Dirty Laundry

I’m back to washing my own clothes again. I don’t know why I got the idea that paying someone to do my laundry is going to give me more time to do other things. Sure, some people think it’s more convenient to just go to a laundry shop and bring that bulk of dirty clothes and weigh ’em up and pay for the services. Sounds convenient, I know. But along the lines, I realized I won’t include my underwear in that lot. No sir, I will not let other people see the skid marks and stains that may or may not be present , but you can never tell. There are times I am such a slob I may have worn the same pair of briefs a couple of times. You aware of the Side A and Side B mythos? Ask a college student from Recto and you’ll get an idea.

So yesterday I woke up and just  looked at the pile of tees, denim shorts, jeans and socks on my one laundry basket and asked myself, how did I let this molehill get so big, the clothes are spilling and the basket is bulging. After much thought, and two mugs off coffee, and after checking if the water will be available for the rest of the day (I am renting a matchbox of an apartment on the third floor, no water pumps, you get the idea, and yes it is Quezon City)  I began with the whites.

Always start your washing with the whites.

The entire procedure is a combination of science and tradition, handed down from generation to generation. My mother, bless her soul, nearly fainted the first time she saw me attempting to wash my own clothes back in high school. Not of shock, but out of sheer, ecstatic laughter at what I was doing wrong then. You must understand, my mother was a gentle soul, but when it comes to household chores, no one comes close to being a stickler for details. And so I learned the intimacies, the methods, soaking really dirty clothes overnight, using your hands instead of a brush, arranging some on a flat surface for the sun to do its work on tough stains. Continue reading

Instant Noodle Mentality

Sustenance in plastic packs

Typical instant noodles without the flavor packs.

Let me tell you something. I’d you to know that  me and my friends could have written and published a book with a title that sounded like –

“101 Ways To Cook Instant Noodles”

And we could have made a killing, catering to most college students and ‘syanos who rent roach infested, stale smelling, gin blossom patterned, cramped rooms around the University Belt – Morayta, Dos Castillas, Carola, Bustillos and that most loved hole-in-the-wall dwelling we had in Lincallo, a small alley along Legarda, in Tanduay.

I’m getting ahead of myself.

You see, nowadays whenever I resort to instant foods, a couple packs of instant noodle does the trick, but not without added trickery, too.  Oh, there  has to be some veggies to add to the  monosodium glutamate that comes with the 60gm pack, along with the requisite egg to make it “special”. A chicken flavored noodle goes well with Pak Choi (Petsay for the uninitiated) or Malunggay. Beef noodles are just begging to be boiled with Cabbage. With Pancit canton, you can use any of the three, plus some Squid Balls to add fun. And if there are no more veggies to add, because your budget just doesn’t allow for extra (it could be that your salary went south about a week ago) or there was no time to drop by your local market or talipapa, chopped onions or garlic will certainly make your eating-solo worth the time to prep for. You should try sprinkling those beautiful, finely chopped raw garlic on freshly cooked pancit canton and you can never go wrong.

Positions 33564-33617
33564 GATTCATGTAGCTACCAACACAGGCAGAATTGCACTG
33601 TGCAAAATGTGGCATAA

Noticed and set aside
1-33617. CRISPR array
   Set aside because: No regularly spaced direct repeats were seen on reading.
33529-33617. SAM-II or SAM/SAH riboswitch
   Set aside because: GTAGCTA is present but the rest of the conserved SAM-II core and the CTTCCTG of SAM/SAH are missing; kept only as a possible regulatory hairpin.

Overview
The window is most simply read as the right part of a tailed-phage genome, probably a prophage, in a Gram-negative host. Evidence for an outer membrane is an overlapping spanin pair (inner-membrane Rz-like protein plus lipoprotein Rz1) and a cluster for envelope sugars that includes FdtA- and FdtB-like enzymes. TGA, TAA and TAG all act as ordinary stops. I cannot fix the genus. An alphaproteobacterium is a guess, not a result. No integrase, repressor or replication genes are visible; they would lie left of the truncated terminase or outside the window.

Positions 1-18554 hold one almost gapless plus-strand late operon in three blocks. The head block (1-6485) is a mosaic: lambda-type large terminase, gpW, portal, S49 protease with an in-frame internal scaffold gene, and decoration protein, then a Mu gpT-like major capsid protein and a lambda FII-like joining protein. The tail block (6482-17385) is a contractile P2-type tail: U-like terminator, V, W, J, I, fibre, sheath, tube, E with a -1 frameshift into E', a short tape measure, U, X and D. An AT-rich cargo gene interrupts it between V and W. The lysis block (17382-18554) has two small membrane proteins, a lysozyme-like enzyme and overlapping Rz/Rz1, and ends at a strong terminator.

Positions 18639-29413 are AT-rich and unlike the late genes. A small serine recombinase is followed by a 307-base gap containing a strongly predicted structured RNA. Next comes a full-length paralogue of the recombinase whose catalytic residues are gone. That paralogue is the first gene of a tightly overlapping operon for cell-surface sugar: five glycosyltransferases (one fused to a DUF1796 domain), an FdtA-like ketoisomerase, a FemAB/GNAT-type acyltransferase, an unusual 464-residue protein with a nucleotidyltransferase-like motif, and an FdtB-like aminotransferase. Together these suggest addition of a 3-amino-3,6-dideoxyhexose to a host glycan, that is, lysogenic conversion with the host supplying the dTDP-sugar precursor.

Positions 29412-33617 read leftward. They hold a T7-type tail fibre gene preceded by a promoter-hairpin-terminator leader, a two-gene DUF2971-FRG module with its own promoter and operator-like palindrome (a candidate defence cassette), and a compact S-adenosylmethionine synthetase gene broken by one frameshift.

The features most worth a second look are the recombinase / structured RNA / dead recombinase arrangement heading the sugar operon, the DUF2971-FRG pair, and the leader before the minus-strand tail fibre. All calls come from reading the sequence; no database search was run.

But during college, and I was going to Far Eastern University at the time, a group of seven hungry promdis scrimping and saving for everyday expenses, the usual solution was pool small amounts of money, specially near weekends when allowances just can’t seem to get through the week, and try to make a feast of the measly budget – barbecued chicken neck + head, lavishly dipped in vinegar and soy sauce concoctions, or two cans of Red Ligo Sardines, sauteed in garlic, onions, extended with water and egg, because the sauce is thick enough. Now how could you feed 7 hungry college students with just 3 packs of chicken noodles? Easy. Okra, kangkong or saluyot might just add variety and flavor  to your gastronomic adventure.

We used to put a single tinapang Galunggong, deboned, shredded, along with garlic and onions so that leftover rice can be enjoyed without the usual Ulam, black, powdered pepper enforcing the taste. I still do this every now and then.

Speaking of leftovers, don’t throw away those unfinished potato or corn chips. Grind them, and throw them into a couple of beaten eggs add some chili sauce. That’s why I never throw away those unopened chili pizza sauce packs away. You never know.

Why am I rambling about food? Continue reading